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People, not things

Facebook can waste a ton of your valuable time with Cat Fail videos, but every once in a blue moon, a gem will cross a “newsfeed”. Last week, the final thoughts of a rich man shook me to my core. The alleged final words were exactly what I have been preaching to my kids: “People, not things.” The man had, in his life, achieved the epitome of success, but in the end, his non-stop pursuit of wealth and ‘things’ left him feeling bankrupt in some key relationships.

Mansions, Lamborghinis, and yachts are great but if you treat people around you poorly, or don’t have friendships or a family with whom to share life, then your life can be seen as very poor. 

Prosperous people are ones who are rich in relationships and authenticity. So sad are the millionaires who die alone.  

My kids have developed a genuine fixation with ‘things’. iPods, phones, the latest Nerf guns, newest ‘rare’ Shopkins, Xboxes, and so on. Before any eye rolls, I do realize this preoccupation with the latest things is normal, and kids have always been this way (and marketed to this way).   

However, I become furious when dinner table talk is focused solely on things, and the insatiable need to have more. Yesterday, we stumbled on the question of what we’d do if our house was burning down. I told the kids that if it ever happened, I would make sure everyone was out, and then would sit and watch.   

Kids in chorus: “But what about your hockey cards Dad? Your computer? Dr. Seuss collection? Your CDs?”

Me: “What about them?”

Kids in shock: “Wouldn’t you be sad to lose all your stuff?”

Me: “Sure I would be sad, but it’s just stuff. It can be replaced, but you can’t be replaced!”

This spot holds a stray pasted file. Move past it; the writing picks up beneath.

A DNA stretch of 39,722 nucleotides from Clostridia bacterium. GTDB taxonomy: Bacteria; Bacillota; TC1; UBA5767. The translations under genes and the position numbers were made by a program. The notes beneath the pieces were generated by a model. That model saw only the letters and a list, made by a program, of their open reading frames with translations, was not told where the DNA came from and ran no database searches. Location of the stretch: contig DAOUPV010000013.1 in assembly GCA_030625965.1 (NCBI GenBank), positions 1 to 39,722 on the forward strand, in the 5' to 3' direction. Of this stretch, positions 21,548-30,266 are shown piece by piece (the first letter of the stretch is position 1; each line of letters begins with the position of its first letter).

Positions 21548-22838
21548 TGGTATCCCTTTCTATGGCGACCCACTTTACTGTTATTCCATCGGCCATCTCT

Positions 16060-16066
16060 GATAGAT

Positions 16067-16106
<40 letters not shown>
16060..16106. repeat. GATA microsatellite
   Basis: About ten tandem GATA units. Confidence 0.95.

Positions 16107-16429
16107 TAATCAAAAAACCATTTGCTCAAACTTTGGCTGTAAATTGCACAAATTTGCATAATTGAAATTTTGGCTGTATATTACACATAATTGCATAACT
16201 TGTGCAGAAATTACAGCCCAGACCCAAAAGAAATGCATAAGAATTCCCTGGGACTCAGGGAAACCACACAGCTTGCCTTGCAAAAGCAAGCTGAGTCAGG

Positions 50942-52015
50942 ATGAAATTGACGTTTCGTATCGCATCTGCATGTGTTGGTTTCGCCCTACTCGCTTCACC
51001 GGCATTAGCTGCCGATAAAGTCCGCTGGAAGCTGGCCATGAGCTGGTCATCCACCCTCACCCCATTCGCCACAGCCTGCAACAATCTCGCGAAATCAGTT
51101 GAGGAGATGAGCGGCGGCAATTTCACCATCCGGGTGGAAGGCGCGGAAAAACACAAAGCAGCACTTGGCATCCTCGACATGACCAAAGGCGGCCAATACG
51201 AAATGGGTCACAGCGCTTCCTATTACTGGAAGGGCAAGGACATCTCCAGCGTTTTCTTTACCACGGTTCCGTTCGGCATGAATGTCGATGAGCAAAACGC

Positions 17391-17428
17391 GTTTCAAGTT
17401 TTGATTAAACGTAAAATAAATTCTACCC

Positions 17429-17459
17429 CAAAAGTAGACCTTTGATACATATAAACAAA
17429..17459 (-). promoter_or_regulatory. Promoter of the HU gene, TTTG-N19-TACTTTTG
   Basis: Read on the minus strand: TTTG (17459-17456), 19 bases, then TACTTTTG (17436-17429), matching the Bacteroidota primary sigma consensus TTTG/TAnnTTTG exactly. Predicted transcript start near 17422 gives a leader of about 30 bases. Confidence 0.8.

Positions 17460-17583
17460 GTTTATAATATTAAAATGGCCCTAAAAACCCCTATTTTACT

I’m certain most parents, at some point, have had similar conversations. In desperate attempts to get our children to start thinking of other people not things, we have had Food Bank and SPCA inspired birthday parties in which party invitees are encouraged to bring a gift for the cause NOT toys. These parties have been briefly successful in shifting focus (and the last thing this house needs is 20 more plastic disposable toys), but dropping in to the food bank or soup kitchen once a year is not enough to make permanent change.  

As Christmas rolls around, I find myself struggling and raging against the commercialized Christmas machine. In previous years, we have taken the UNICEF catalogue and funded goats, shelters, and other necessities for faraway villages, but to what avail? Kids still whine for more junk, which causes my Scrooge meter to skyrocket.  

Society is fascinated with money and wealth, and material things will always be a part of our lives, these are basic facts. But as a parent, I need to tip the scale back to the people side. One dad told me he is careful what he highlights to kids on a drive around their neighbourhood. Rather than pointing out big mansions and expensive cars, he looks for kids playing, or better yet, generations of families playing together. 

I am now telling my kids, “Put down your iPod. The only screen time and Facetime I want you to have is your face at your friend’s screen door, knocking and asking them to come out and play!”

Deathbed heartaches and regrets should not be a reality for anyone. What can we/society do to help our children and teens realize that people, love, and relationships make you happy, not things?    

I would love your ideas. I know there are many families winning the “People vs. Things” battle. How do you do it? Please let me know – [email protected]

Until next time. . . .



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About the Author

Jeff Hay is a Kelowna-based writer, motivational speaker, parenting coach, and father of four.

Along with writing for Castanet, Jeff also writes for the Huffington Post, the Good Men Project, and the National Fatherhood Initiative in the United States. 

When he is not playing his favourite role of 'DAD', Jeff speaks throughout Canada as a popular parenting educator, working on his website – www.thedadvibe.com, and writing his parenting book for dads, “Wait Till Your Father Gets Home!

Jeff dedicates his life to improving the well-being of children by increasing the proportion of children growing up with involved, responsible, and committed fathers.

E-mail Jeff your thoughts or questions anytime at [email protected]

 



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The views expressed are strictly those of the author and not necessarily those of Castanet. Castanet does not warrant the contents.

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